GRASS VALLEY, Calif. March 5, 2017 – NID’s Administrative Practices Committee is meeting tomorrow morning. The committee, composed of Board members Nick Wilcox and William Morebeck will discuss sending a letter to Congressman LaMalfa requesting he bring forward legislation to transfer ownership of six BLM parcels to NID. Five of the parcels (slightly over 210 acres) are located on the Bear River within the proposed Centennial Dam project and one 367-acre parcel would give NID ownership of the area surrounding Chicago Powerhouse.
“NID is requesting that legislation be developed that would authorize the transfer of these identified BLM parcels to NID. The legislation should also include a timeline for this transfer to take place,” the proposed letter to LaMalfa reads.
The landgrab, according to NID, is “necessary for the safe and controlled operations of existing and proposed NID projects and should therefore be under direct management by the NID.” The proposed Centennial Dam project is located between the existing Rollins and Combie Reservoirs.
It is unclear why NID wants ownership and control of the parcels. Once a Federal Energy Regulatory Commission (FERC) license is approved, private lands can be condemned via the eminent domain process – public lands are not subject to condemnation.
The proposed dam would be approximately 275 ft high and require the rerouting of Dog Bar Road and several smaller roads. Approximately 2,200 acres of land would be affected through inundation and construction activities related to the project, which includes over 6 miles of river channel, according to the Army Corps of Engineers notice of intent to prepare a draft environmental impact statement. The Draft EIS is expected to be available for public review and comment by January 2018.
NID’s Administrative Practices Committee meets on Tuesday, March 7 at 9:00 am in the Board Room at NID – 1036 W. Main Street in Grass Valley. The meeting is open to the public.
From the maps I’ve seen these BLM parcels are beyond the proposed reservoir’s most eastern boundary ‘take line’ and NID should explain publicly why it wants the parcels, as well as answering why U.S. taxpayers should be subsidizing Centennial Reservoir with a gift of free land.
If NID has valid reasons for needing the land then let’s figure out a quid pro quo for all of the watershed residents that will be impacted by drowning six miles of irreplaceable riparian habitat with a lake, and make that deal NID’s cost for the land. For instance, NID agreeing to build three reservoir access points on the Placer side might be a good starting point for negotiations. Doubtless folks on the Nevada County side would have their own concerns and ideas as well.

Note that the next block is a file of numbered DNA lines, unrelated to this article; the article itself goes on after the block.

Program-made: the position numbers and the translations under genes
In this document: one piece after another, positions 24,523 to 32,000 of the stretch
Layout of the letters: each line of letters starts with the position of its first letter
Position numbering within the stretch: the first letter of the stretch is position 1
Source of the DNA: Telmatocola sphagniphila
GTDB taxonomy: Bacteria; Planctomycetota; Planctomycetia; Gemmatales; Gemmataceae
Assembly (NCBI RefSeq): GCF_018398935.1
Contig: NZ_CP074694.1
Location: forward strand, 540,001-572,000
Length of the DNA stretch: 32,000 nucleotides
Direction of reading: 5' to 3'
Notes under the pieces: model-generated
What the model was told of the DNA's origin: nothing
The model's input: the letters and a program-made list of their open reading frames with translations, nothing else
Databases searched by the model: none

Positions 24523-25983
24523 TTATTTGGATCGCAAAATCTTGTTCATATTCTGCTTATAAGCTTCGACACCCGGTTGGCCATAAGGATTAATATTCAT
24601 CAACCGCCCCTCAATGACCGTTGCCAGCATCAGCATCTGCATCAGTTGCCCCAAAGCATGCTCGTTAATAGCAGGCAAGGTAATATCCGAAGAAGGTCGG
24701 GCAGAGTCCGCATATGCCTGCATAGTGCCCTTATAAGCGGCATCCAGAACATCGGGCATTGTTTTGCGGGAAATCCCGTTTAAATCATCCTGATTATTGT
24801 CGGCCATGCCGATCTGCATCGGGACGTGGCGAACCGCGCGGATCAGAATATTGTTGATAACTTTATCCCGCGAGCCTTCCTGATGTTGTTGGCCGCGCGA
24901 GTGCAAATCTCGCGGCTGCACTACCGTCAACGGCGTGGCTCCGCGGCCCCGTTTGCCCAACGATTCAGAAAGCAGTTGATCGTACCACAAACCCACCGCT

The 6 mile figure of Damn take of river is intentionally understated. Even NID has admitted to 6.7 miles, but when I put my ruler to a copy of their map from the Army Corp. scoping session, it measured more and does not take in to account the side creeks that are also riparian habitat. We should call it at least 7 miles of river, because their map shows taking below the dam site.
Down at this lower level, there is NO PUBLIC access to the Bear River to any of the Combie Reservoir that NID built in the 20’s. There access would have been easy. Not so upriver.
No mention of the ONLY campground that Placer County controls. This was a ‘gift’ to our county from PG&E. They did not give it to NID, but with this land-grab, NID can kill our campground along with the whole riparian paradise.
NID has not dredged ANY of it`s reservoirs, tacitly allowing each site to accumulate silt. Accumulated silt reduces acre-feet storage space, reducing each sites usefulness. Dredging the silt, in times of drought, may have prevented the need for additional reservoirs.
What NID fails to tell the public is that this accumulated silt is extremely contaminated with Mercury. Once these sites fill up with silt, NID will walk away, leaving WE, THE PEOPLE, the task of cleaning each one of NID`s abandoned “Super Fund Sites”.
Do you want another future “Super Fund Site” in your county? I would think not.
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